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“He was a rattlin’ fine old feller, and told me a good deal about one thing and another. He said he’d seen it stated in the paper that salvation was free, but in New York he said it was pretty well protected for an old-established industry.

“He knew Deacon Decker pretty well. Deacon Decker was an old playmate of Russell Sage, but didn’t do so well as Russ did. He went once to New York after he got along in years, and Sage knew him, but he couldn’t seem to place Sage. ‘Why, Decker,’ says Sage, ‘don’t you know me?’ Decker says, ‘That’s all right. You bet I know ye. You’re one of these fellows that knows everybody. There’s another feller around the corner that helps you to remember folks. I know ye. I read the papers. Git out. Scat. Torment ye, I ain’t in here to-day buyin’ green goods, nor yet to lift a freight bill for ye. So avaunt before I sick the police on ye.’

“Finally Russ identified himself, and shook dice with the deacon to see which should buy the lunch at the dairy kitchen. This is a true story, told me by an old neighbor of Deacon Decker’s.

“Deacon Decker once discovered a loose knot in his pew seat in church, and while considering the plan of redemption, thoughtlessly pushed with considerable force on this knot with his thumb. At first it resisted the pressure, but finally it slipped out and was succeeded by the deacon’s thumb. No one saw it, so the deacon, slightly flushed, gave it a stealthy wrench, but the knot-hole had a sharp conical bottom, and the edge soon caught and secured the rapidly swelling thumb of Deacon Decker.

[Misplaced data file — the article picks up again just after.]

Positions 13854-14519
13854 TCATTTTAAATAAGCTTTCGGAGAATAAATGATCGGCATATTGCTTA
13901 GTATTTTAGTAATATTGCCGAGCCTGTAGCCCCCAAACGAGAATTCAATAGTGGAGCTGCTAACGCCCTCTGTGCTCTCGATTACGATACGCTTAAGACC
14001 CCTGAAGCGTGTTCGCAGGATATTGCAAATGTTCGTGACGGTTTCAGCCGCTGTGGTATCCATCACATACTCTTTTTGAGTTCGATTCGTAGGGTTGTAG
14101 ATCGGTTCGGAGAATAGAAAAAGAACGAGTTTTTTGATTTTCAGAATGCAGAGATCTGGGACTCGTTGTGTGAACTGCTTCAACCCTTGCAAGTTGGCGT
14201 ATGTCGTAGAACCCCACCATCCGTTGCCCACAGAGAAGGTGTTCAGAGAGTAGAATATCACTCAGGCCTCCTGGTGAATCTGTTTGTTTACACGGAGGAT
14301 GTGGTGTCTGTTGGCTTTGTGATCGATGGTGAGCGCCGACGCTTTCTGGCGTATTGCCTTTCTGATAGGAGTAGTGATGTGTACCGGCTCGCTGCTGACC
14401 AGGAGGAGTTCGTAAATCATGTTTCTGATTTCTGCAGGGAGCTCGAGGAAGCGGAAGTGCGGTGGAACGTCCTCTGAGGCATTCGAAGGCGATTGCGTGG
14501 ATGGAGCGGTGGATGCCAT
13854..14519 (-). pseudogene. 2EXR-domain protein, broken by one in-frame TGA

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“During the closing prayer he worked at it with great diligence and all the saliva he could spare, but it resisted. It was a sad sight. Finally he gave it up, and said to himself the struggle was useless. He tried to be resigned and wait till all had gone. He shook his head when the plate was passed to him, and only bowed when the brethren passed him on the way out. Some thought that maybe he was cursed with doubts, but reckoned that they would pass away.

“Finally he was missed outside. He was generally so chipper and so cheery. So his wife was asked about him. ‘Why, father’s inside. I’ll go and get him. I never knew him to miss shaking hands with all the folks.’

“So she went in and found Deacon Decker trying to interest himself with a lesson leaf in one hand, while his other was concealed under his hat. He could fool the neighbors, but he could not fool his wife, and so she hustled around and told one or two, who told their wives, and they all came back to see the deacon and make suggestions to him.

“This little incident is true, and while it does not contain any special moral, it goes to show that an honest man gathers no moss, and also explains a large circular hole, and the tin patch over it, which may still be seen in the pew where Deacon Decker used to sit.”